There has been questions raised about the probable launch location for the Task Force with both Erbil in Northern Syria and al-Assad Air Base, both long-time JSOC forward operating locations, mentioned by the press. Both, however, are outside of the 70 minute flight time mentioned by President Trump.

Overt Defense suspects that a temporary Forward Arming and Refuelling Point (FARP), possibly at Kobani, was established and the raid force flew to this location before launching the final stage. Historically, JSOC typically temporarily stations a Quick Reaction Force (for Delta operations either provided by the Unit itself or Rangers) closer to the target to allow speedy reinforcement.

Delta also typically deploys with elements of the JMAU or Joint Medical Augmentation Unit forward deployed to enable immediate high level medical care to be provided to wounded operators. The 160th SOAR would also likely have preferred access to a FARP site within Syria to rearm (and refuel) their DAPs should it become necessary. Taking these factors into account, a forward launching location within Syria itself was almost certainly employed.

Update October 31 – following a Pentagon briefing by Marine Corps Gen. Kenneth F. McKenzie Jr., commander of U.S. Central Command, a number of issues were clarified:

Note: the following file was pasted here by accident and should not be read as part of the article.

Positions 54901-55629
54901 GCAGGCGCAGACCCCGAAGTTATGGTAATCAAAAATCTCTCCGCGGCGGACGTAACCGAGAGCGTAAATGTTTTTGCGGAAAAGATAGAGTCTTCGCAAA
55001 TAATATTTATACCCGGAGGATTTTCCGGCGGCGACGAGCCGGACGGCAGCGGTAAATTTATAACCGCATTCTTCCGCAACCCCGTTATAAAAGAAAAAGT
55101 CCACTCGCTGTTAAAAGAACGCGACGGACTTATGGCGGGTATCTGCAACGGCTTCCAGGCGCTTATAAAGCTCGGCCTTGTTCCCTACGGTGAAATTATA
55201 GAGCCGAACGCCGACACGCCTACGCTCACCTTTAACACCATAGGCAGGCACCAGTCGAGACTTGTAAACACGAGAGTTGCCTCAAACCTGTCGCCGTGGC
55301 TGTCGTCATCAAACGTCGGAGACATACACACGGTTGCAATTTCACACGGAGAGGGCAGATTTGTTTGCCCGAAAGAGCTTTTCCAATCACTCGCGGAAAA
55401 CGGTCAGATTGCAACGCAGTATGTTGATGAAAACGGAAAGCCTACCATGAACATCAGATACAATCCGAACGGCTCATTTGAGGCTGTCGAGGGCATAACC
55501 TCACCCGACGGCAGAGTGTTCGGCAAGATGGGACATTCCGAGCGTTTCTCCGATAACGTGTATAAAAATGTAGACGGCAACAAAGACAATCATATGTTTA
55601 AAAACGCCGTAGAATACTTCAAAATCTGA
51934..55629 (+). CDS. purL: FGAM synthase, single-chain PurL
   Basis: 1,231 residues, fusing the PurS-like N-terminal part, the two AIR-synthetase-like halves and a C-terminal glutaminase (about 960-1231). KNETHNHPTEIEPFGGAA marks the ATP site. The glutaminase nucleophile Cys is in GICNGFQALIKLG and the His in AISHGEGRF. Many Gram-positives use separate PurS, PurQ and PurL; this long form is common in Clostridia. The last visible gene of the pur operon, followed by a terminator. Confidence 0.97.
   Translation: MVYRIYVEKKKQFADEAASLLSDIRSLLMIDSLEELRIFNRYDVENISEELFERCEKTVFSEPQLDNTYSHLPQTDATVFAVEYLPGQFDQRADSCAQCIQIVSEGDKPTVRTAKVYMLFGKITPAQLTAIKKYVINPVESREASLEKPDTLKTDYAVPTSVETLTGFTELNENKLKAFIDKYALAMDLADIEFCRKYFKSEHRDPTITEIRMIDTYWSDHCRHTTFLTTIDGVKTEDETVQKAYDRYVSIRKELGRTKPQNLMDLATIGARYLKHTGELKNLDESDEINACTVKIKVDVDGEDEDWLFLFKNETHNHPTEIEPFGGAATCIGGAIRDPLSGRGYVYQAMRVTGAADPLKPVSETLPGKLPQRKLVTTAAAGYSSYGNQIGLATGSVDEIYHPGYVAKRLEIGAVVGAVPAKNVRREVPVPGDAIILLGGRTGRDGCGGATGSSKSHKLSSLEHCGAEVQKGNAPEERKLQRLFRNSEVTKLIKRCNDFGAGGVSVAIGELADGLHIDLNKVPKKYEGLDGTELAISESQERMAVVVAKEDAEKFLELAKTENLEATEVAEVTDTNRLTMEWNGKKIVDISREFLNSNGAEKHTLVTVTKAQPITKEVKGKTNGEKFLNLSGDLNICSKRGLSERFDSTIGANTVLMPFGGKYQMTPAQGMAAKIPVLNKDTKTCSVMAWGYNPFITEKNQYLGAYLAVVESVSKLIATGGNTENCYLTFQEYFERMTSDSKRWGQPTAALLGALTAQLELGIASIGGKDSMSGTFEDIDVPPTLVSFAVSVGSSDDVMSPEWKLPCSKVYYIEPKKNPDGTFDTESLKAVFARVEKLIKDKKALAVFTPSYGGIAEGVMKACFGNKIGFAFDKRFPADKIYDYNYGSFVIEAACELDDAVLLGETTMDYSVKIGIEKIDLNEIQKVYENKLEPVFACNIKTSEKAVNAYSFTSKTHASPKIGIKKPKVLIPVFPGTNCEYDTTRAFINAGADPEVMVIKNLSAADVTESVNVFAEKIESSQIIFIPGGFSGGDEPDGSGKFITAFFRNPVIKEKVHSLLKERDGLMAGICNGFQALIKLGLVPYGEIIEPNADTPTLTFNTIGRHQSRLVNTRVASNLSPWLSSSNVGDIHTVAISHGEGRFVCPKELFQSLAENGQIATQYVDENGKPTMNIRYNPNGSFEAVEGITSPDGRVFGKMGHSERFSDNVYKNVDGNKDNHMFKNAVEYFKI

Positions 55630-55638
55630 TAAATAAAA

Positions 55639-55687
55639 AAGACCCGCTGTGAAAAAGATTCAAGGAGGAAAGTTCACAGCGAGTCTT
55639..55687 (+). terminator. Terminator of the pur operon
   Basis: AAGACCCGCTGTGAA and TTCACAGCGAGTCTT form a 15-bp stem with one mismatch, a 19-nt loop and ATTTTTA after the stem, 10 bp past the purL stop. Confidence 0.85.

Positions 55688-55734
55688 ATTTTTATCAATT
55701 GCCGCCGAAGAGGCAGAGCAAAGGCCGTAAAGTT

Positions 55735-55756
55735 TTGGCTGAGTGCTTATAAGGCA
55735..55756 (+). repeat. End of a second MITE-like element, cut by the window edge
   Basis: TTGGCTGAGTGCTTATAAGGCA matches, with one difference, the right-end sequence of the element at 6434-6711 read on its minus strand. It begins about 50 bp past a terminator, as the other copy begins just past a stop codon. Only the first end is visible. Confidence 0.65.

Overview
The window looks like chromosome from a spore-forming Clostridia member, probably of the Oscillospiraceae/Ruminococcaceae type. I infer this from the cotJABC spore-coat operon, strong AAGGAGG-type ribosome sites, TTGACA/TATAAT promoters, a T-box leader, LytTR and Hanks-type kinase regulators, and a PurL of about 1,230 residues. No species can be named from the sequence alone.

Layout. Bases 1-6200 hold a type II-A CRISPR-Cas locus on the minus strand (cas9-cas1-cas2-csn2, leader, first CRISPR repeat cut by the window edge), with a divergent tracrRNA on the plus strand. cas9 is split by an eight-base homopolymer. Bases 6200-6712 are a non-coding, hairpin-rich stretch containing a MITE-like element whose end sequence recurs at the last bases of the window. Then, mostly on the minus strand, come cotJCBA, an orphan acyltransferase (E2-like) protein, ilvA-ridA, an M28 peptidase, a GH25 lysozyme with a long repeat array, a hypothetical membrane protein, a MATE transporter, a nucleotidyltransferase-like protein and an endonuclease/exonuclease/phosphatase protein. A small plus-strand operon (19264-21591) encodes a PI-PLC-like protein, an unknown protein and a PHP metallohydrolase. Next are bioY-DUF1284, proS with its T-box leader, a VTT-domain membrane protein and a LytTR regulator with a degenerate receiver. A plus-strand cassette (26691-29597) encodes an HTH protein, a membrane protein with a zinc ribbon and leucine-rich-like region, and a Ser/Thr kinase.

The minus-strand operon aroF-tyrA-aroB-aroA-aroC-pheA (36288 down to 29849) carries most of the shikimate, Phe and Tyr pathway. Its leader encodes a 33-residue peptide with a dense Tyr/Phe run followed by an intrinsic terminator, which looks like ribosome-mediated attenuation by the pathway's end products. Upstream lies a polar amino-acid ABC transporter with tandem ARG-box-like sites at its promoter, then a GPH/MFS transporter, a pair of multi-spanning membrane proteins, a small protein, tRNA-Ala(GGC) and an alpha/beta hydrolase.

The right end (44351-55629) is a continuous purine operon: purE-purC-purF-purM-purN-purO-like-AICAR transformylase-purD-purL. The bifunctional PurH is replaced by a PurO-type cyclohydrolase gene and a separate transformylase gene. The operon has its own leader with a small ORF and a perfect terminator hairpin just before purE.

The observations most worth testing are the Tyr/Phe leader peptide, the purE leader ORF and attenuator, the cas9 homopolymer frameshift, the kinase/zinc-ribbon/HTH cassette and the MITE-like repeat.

• al-Baghdadi killed two not three children when he set off his SBIED. Baghdadi may have fired from tunnel.
  • Two male ISIL members were captured on the objective and were exfiltrated with the assault element. One was possibly an informant but no confirmation.
  • The number of ISIL killed combatants on the objective now stands at five including four women (including the two wives who wore SBIEDs)
  • All combatants were challenged in Arabic by the operators before being engaged. Warning shots used as combatants advanced on assault force.
  • Assault force were worried that house might be rigged with explosives
  • Conan the CAD was injured by live electrical wiring exposed in the tunnel rather than by al-Baghdadi’s SBIED. Conan is a veteran of “approximately 50 combat missions” and has now returned to duty.
  • Confirmed that a Syrian ‘staging area’ was indeed used as launch pad
  • An unspecified number of local militia fighters, likely HTS rather than ISIL, fired upon the helicopter assault force as they neared the objective. These gunmen were decisively engaged by DAPs and “killed by two airstrikes by supporting helicopters”. From one video shown, it appears at least one group was engaged by 30mm cannon fire. These groups included a number in or around a white minivan that was shown with impacts from both M134 minigun and M230 30mm cannons.
  • “US-only operation, no other nations participated” which indicates against reports that French operators may have accompanied the raid force (based on reports that intelligence on the target was received from a French intelligence managed mole in al-Baghdadi’s inner circle). Also means that the tactical call-out was performed by an Arabic speaking operator.